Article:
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Tom Sleigh speaks to managing editor Emily Everett about his poems “Last Cigarette” and “Apology to My Daughter,” which appear in The Common’s fall issue. In this conversation, Tom talks about his time as a journalist in Syria, Lebanon, Somalia, Kenya, Iraq, and Libya, and how that experience comes out in his poetry. He also discusses the process of putting together his new poetry collection from Graywolf, The King’s Touch, and how he sees the current Ukrainian refugee crisis playing out differently than crises in other parts of the world with less established infrastructure.
On writing poems about difficult warzone experiences:
“For me, words are sacramental. They’re incarnational. If you write a poem in response to an experience, it is its own kind of reality. That reality may redress suffering in a way, if only in the minutes that you’re reading the poem. But that’s not negligible. I’m not a Catholic, but I think there is something sacramental, something completely transformative about words. I think words embody our experiences. They don’t gesture at them, they don’t comment on them—the kind of poems I want to write and the kind of poems I want to read are those that really embody an experience and set up their own kind of reality.”
Tom Sleigh’s many books include The King’s Touch; House of Fact, House of Ruin; Station Zed; and Army Cats. His book of essays, The Land Between Two Rivers, recounts his time as a journalist covering refugee issues in the Middle East and Africa. He has won a Kingsley Tufts Poetry Award, a Guggenheim Fellowship, a Lila Wallace Award, both the John Updike and Individual Writer Awards from the American Academy of Arts and Letters, and two NEA grants. His poems appear in The New Yorker, The Atlantic, Threepenny Review, Poetry, and many other magazines. He is a Distinguished Professor at Hunter College.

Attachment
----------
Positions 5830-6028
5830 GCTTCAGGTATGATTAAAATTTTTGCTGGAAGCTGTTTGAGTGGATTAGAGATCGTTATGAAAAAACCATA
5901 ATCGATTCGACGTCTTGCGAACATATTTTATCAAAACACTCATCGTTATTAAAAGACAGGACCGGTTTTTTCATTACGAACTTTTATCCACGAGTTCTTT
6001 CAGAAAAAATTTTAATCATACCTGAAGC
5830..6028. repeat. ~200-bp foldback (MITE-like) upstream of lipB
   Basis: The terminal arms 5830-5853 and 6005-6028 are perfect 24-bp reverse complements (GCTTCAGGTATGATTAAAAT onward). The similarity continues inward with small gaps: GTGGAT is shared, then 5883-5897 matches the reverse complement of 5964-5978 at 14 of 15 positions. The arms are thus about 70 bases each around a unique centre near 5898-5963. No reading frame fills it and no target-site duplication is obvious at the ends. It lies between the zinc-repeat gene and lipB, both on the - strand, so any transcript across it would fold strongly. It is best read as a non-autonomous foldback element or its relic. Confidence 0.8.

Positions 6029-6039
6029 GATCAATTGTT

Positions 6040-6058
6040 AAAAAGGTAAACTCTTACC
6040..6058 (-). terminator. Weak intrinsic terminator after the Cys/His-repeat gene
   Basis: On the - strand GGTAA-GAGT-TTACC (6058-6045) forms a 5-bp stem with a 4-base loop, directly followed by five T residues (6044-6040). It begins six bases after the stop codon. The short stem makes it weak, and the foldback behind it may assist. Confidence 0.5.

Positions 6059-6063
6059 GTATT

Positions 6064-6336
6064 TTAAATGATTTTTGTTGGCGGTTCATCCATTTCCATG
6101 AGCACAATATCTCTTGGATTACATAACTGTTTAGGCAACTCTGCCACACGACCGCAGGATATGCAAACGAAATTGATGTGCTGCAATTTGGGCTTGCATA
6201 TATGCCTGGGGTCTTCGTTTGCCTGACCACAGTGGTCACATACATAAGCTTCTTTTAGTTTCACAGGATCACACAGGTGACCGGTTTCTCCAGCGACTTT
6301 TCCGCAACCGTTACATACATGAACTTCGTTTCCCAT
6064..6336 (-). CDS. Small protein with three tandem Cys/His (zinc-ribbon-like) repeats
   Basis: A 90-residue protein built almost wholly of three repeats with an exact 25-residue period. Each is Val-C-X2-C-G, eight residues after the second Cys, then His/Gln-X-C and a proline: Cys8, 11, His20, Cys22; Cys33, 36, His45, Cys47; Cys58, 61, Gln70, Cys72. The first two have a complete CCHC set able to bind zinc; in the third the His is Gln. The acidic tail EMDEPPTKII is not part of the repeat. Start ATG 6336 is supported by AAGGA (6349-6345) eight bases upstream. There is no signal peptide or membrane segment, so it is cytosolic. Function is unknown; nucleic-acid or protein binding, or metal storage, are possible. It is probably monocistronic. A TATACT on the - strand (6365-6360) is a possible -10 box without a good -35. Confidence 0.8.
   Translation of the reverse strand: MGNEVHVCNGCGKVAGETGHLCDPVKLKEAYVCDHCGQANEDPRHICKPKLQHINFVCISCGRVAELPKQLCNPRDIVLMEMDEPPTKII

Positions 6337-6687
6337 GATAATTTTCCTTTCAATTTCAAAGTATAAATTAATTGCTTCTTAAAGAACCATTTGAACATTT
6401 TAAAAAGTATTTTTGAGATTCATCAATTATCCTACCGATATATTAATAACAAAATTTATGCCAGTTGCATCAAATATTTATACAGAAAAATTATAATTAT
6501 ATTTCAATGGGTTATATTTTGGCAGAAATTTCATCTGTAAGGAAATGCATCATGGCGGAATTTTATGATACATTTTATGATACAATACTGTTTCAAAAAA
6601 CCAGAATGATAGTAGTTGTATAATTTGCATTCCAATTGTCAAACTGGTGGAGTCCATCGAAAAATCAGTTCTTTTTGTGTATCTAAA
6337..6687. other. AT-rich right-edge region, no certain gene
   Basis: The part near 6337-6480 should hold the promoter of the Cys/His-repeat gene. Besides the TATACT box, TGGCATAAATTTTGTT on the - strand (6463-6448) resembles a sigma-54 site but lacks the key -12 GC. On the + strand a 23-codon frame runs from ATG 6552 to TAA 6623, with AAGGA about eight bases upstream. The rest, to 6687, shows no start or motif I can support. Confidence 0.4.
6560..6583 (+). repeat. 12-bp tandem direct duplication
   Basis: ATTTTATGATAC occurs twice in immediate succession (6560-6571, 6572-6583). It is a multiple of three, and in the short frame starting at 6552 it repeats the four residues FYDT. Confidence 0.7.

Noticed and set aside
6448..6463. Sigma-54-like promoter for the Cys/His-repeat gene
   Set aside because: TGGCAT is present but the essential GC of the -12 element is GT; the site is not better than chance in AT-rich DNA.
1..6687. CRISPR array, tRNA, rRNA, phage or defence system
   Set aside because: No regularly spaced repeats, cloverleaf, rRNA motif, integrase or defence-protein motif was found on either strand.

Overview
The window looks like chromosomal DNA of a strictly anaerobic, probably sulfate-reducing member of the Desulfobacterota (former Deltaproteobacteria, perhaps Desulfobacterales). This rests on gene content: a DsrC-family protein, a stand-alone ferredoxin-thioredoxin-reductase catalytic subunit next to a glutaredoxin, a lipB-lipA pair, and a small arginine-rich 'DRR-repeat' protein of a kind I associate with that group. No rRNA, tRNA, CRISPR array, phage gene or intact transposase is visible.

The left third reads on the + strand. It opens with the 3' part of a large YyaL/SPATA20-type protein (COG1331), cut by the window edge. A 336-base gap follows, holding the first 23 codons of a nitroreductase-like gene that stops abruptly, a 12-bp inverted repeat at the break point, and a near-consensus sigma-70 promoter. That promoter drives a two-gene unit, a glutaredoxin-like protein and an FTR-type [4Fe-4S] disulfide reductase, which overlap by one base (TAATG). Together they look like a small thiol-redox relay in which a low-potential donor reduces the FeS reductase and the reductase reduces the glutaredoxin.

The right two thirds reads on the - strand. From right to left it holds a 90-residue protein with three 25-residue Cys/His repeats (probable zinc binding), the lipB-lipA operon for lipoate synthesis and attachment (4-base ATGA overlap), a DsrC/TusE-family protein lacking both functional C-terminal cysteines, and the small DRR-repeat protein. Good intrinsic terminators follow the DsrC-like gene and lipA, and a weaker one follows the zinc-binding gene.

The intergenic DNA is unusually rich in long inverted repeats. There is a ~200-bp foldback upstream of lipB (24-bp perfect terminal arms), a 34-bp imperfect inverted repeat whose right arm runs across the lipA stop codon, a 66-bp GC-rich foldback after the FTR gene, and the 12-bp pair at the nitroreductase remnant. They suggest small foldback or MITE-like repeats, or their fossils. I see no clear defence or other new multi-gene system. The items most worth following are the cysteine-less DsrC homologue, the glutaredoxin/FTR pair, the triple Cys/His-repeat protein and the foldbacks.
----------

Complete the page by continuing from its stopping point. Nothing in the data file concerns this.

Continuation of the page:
Read Tom’s poetry in The Common at thecommononline.org/tag/tom-sleigh.
The Common is a print and online literary magazine publishing stories, essays, and poems that deepen our collective sense of place. On our podcast and in our pages, The Common features established and emerging writers from around the world. Read more and subscribe to the magazine at thecommononline.org, and follow us on Twitter @CommonMag.
Emily Everett is managing editor of the magazine and host of the podcast. Her debut novel Heartland is forthcoming from Putnam Books in spring 2023. Her stories appear in the Kenyon Review, Electric Literature, Tin House Online, and Mississippi Review. She holds an MA in literature from Queen Mary University of London, and a BA from Smith College. Say hello on Twitter @Public_Emily.